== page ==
"Ebb Tide" was also a mid-'50s remake (most famously an instrumental hit for British bandleader Frank Chacksfield in 1953) and Spector's atmospheric production of the record gave the Righteous Brothers their fourth consecutive top ten in January 1966. While it was riding the charts, Medley and Hatfield (with Van Hoogten still attached) made a deal with MGM's Verve label after reaching an impasse at Philles Records. Phil Spector reportedly received a one million dollar buyout on their contract, and that was fine by him; he knew from experience with The Crystals, The Ronettes and other Philles artists that a year or so of big hits with one act was about all he could expect (not considering that if he handled his affairs differently, the success of those acts might not be quite so fleeting).

Mann and Weil supplied the first song for release on Verve, happy this time at not having to share writer credit with Spector, as they had begrudgingly done with "Lovin' Feelin'." "(You're My) Soul and Inspiration" was produced by Medley in an exact replication of Spector's trademark "Wall of Sound." Many were unaware at first of the move to Verve and when hearing it on the radio thought it was another Philles record (myself included). An instant smash, it became their second number one hit in April '66. Some involved received satisfaction from just the notion that they had trumped Spector, imagining his frustration at turning on a radio and hearing a hit Spectoresque record that he'd had nothing to do with (though Phil probably didn't care). Medley and Hatfield were certainly vindicated knowing that they could do it on their own, and Verve executives were satisfied they had made a solid investment. But was it all what it seemed to be? They got the answer to that unasked question sooner than anyone could have expected.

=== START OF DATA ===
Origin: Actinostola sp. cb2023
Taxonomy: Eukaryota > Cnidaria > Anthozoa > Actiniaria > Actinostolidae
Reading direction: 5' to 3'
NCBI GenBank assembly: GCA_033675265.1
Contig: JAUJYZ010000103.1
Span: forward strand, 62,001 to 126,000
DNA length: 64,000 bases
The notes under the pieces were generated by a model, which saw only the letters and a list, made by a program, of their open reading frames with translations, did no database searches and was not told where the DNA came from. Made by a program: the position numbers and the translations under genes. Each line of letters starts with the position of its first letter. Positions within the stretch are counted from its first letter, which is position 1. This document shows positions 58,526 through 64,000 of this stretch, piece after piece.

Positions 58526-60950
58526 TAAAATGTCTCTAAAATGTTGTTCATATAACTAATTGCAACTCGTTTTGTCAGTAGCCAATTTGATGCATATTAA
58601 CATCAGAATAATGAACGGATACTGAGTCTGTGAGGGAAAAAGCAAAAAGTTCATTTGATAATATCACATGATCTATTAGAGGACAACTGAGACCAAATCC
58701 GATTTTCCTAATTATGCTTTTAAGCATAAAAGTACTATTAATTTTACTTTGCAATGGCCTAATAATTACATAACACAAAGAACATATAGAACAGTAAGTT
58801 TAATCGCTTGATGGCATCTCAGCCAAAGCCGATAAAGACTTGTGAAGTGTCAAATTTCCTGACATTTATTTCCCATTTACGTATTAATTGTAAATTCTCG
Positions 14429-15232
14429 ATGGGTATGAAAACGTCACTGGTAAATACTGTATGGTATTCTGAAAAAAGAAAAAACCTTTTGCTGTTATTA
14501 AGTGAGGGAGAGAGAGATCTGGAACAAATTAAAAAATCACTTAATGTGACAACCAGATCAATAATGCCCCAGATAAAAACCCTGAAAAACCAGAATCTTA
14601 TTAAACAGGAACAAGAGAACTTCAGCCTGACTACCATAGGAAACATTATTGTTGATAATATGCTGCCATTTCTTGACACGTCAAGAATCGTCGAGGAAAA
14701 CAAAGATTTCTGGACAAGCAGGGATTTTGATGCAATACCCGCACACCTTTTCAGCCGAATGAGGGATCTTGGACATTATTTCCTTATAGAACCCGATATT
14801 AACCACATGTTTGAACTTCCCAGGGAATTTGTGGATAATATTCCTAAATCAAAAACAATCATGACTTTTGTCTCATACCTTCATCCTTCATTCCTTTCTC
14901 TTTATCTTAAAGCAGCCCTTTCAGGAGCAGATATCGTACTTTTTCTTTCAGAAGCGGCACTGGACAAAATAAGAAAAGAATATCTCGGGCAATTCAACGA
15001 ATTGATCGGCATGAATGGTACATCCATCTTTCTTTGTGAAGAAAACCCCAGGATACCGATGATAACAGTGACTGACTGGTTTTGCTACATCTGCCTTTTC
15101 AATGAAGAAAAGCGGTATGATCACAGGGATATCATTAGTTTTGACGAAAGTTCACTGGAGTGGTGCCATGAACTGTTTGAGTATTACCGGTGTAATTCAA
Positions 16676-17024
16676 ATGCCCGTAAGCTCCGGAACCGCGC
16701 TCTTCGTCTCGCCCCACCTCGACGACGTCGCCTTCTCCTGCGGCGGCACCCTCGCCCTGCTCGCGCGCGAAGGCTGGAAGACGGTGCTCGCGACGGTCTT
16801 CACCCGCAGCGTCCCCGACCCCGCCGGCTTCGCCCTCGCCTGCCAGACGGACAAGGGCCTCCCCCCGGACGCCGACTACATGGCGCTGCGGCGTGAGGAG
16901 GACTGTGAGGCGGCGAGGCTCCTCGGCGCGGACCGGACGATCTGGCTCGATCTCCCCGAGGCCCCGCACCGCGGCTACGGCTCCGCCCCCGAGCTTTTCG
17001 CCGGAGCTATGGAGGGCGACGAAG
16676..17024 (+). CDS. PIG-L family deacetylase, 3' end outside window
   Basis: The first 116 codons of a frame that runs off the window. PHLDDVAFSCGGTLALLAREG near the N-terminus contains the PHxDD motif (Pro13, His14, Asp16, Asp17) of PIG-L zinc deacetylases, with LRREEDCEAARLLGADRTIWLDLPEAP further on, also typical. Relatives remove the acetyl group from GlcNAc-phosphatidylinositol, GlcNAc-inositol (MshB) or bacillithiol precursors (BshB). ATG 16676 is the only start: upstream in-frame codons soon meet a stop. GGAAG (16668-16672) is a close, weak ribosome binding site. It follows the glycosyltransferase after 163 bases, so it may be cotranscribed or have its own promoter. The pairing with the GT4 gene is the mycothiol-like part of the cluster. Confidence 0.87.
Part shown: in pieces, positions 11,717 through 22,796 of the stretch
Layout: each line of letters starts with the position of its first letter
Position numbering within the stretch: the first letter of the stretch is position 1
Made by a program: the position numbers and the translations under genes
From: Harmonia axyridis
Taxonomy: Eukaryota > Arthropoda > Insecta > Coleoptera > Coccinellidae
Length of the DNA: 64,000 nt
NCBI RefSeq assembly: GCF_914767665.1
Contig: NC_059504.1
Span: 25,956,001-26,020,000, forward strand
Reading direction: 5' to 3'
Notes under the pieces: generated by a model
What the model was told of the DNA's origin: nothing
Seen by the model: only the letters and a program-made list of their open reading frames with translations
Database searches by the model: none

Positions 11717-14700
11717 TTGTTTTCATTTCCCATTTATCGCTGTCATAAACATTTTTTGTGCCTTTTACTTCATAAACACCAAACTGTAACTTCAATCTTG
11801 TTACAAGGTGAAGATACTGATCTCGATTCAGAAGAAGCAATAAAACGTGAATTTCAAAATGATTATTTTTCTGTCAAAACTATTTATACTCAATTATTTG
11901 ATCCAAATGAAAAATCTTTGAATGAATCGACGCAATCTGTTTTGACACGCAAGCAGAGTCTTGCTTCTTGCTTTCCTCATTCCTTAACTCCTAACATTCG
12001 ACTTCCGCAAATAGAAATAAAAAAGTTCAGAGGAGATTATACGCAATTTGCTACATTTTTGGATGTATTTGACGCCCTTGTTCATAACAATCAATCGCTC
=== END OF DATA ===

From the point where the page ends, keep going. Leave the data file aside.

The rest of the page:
Reaching back to the '50s again, the next single was the inspirational "He" (a hit for Hibbler in 1955 as "Unchained Melody" had been). A top 20 hit, it fell below expectations, but that was a bar that would soon be set much, much lower. Each single seemed to regress when compared to the previous, from Medley's "Go Ahead and Cry" to Goffin and King's "On This Side of Goodbye" to the ones that followed as the Righteous sound became gradually dated and out of sync with the harder rocking and soulfully more progressive late '60s. Phil Spector had gotten the last laugh. The Righteous Brothers split up in 1968.

Hatfield recruited Jimmy Walker, former drummer for The Knickerbockers, to take Medley's place, but fans weren't fond of the switch and the adjusted act was short-lived. Medley had an encouraging solo run in 1968 with more Goffin-King and Mann-Weil material, placing three songs on the national charts, but none in the top 40. "Brown Eyed Woman" and the gospel-heavy "Peace Brother Peace" were, like the Moonglow singles a half-decade earlier, top ten hits in Los Angeles, but those were no guarantee of continued success. Bobby had a minor chart entry in 1969 with another mid-'50s remake, The Platters' classic "Only You (And You Alone)." For five years afterward, both singers seemingly disappeared from sight.

Bill and Bobby reunited in 1974, signed with Haven Records, and made a grand return to the top ten with the Alan O'Day-Johnny Stevenson-penned "Rock and Roll Heaven," cheesily paying tribute to Jimi Hendrix, Janis Joplin, Otis Redding, Jim Morrison, Jim Croce and Bobby Darin, artists who had died between 1967 and 1973. Two more hits in '74, "Give it to the People" and "Dream On," rounded out a solid year for the duo. After that the two toured for many years. Medley recorded a duet with Jennifer Warnes, "(I've Had) The Time of My Life," a number one hit in 1987 through its exposure in the blockbuster movie Dirty Dancing starring Patrick Swayze. In 1990, another hit Swayze film, Ghost, featured the duo's "Unchained Melody," a smash all over again for a new generation. The Righteous Spector classic hit the charts, as did a newly-recorded version on the Curb label.

Through all the ins and outs and ego bursts, The Righteous Brothers stayed in the public eye, off and on, from the 1960s through the 1990s. Now it's time for the answers you already know to Jimmy O'Neill's questions: No, they weren't brothers. Yes, they were righteous, happening, groovy, boss, out of sight, and any other grandiose adjectives you care to attach to them.

- Michael Jack Kirby



Little Latin Lupe Lu You've Lost That Lovin' Feelin' Just Once in My Life Ebb Tide (You're My) Soul and Inspiration He